Are social conservatives losing the gay debate but winning the pro-life debate? If so, why? And does this really matter to pro-lifers?

Conservative politico Matt Lewis wrote at Politics Daily on December 10:

Social conservative groups… don’t have the juice they used to. Nobody on the right wants to admit this publicly, but they’ve lost clout in recent years….

The immediate push-back from conservatives is not simply to concede the diminished stature of social conservatism, but to explain it away, arguing that issues are cyclical – that times have simply changed the focus to a different set of issues (in this case, the economy and security)….

Dismissing the decline of social conservatism by saying the times have changed also lets social conservative leaders off the hook. The truth is that, for a variety of reasons, most social conservative organizations are simply not as efficient or effective as their counterparts.

Think of it this way: If you are a Republican politician who votes for a tax increase, you’re probably toast. People are afraid of fiscally conservative groups like the Club for Growth. Those groups put real money into primaries.

Is anybody afraid of social conservatives these days? I don’t think so….

These days, social conservative groups have few carrots and even fewer sticks.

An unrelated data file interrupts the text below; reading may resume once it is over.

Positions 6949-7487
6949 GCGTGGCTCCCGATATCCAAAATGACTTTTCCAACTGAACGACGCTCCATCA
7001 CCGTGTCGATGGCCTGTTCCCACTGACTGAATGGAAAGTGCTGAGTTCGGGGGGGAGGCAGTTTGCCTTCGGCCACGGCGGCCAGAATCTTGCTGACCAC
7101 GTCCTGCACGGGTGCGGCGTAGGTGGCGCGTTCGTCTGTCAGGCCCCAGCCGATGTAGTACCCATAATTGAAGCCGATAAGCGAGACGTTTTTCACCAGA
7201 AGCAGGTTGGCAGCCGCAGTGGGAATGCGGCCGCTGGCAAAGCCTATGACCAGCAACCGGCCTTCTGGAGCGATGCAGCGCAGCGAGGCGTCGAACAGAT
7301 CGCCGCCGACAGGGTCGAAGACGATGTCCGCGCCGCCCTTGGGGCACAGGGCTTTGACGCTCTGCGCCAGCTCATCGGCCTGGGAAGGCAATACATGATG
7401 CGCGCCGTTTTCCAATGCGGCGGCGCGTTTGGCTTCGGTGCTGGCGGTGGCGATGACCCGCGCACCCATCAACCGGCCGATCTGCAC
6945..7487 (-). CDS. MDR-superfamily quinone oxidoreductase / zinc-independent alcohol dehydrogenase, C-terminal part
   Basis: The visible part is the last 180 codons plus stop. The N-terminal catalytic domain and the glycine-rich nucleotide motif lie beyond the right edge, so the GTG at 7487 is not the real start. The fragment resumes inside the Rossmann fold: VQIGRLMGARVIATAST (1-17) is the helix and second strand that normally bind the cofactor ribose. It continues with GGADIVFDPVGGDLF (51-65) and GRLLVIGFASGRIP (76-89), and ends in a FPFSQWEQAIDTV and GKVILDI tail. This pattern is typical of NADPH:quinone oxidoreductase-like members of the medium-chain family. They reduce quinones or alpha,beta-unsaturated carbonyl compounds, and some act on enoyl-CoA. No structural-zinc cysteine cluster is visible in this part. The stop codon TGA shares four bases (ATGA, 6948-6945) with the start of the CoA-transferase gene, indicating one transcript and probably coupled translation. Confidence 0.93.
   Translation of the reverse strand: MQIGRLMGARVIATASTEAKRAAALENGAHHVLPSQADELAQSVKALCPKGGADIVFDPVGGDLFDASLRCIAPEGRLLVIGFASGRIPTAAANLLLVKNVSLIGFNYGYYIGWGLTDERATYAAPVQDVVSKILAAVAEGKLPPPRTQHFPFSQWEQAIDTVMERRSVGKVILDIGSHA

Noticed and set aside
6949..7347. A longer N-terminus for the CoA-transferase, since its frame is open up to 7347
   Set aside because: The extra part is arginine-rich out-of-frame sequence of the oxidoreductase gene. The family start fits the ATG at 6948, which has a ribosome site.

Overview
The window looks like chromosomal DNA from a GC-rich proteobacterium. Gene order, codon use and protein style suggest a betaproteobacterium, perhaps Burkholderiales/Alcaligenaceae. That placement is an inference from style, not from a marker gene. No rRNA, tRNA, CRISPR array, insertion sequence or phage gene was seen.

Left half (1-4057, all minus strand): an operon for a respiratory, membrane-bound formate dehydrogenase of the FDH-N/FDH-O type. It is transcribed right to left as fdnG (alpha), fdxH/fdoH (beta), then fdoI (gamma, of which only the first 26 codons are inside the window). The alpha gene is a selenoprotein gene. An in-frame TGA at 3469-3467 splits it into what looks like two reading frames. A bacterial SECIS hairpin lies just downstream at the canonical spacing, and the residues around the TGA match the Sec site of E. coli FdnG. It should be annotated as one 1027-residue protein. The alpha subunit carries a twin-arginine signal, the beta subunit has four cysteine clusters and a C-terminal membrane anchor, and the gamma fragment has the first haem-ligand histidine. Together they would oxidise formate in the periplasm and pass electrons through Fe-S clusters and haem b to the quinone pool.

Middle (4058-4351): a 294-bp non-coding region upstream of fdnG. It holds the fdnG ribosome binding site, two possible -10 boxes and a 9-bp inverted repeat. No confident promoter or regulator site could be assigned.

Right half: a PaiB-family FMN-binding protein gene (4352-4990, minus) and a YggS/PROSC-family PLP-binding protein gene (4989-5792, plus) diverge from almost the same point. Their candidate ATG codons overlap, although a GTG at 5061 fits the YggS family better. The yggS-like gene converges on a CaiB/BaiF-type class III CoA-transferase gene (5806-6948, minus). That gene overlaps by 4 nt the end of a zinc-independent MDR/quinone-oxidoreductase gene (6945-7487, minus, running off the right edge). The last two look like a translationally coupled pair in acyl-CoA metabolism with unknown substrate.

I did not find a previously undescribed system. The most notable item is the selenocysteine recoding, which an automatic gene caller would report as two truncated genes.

Of course, it could be that the issue isn’t that social conservatives are losing across the board, but rather that they simply lost on one of their core concerns – the gay issue.

As Reagan biographer Craig Shirley told me:

Social issues will never go away, however, and according to polling, the pro-life position has made dramatic gains in the last several years….

As I’ve noted before, conservatives ranging from Ann Coulter to Tucker Carlson to Grover Norquist have affiliated themselves to one degree or another with gay groups, and have faced little in the way of punishment for their moves.

As Shirley stated, the pro-life issue appears to be alive and well, and in fact, while young people appear to be more open to gay marriage, they also tend to be more pro-life. This is politically significant when you consider that the modern GOP didn’t realize electoral success until after pro-lifers were incorporated into the coalition.

The weekend questions again: Are social conservatives losing the gay debate but winning the pro-life debate? If so, why? And does this really matter to pro-lifers?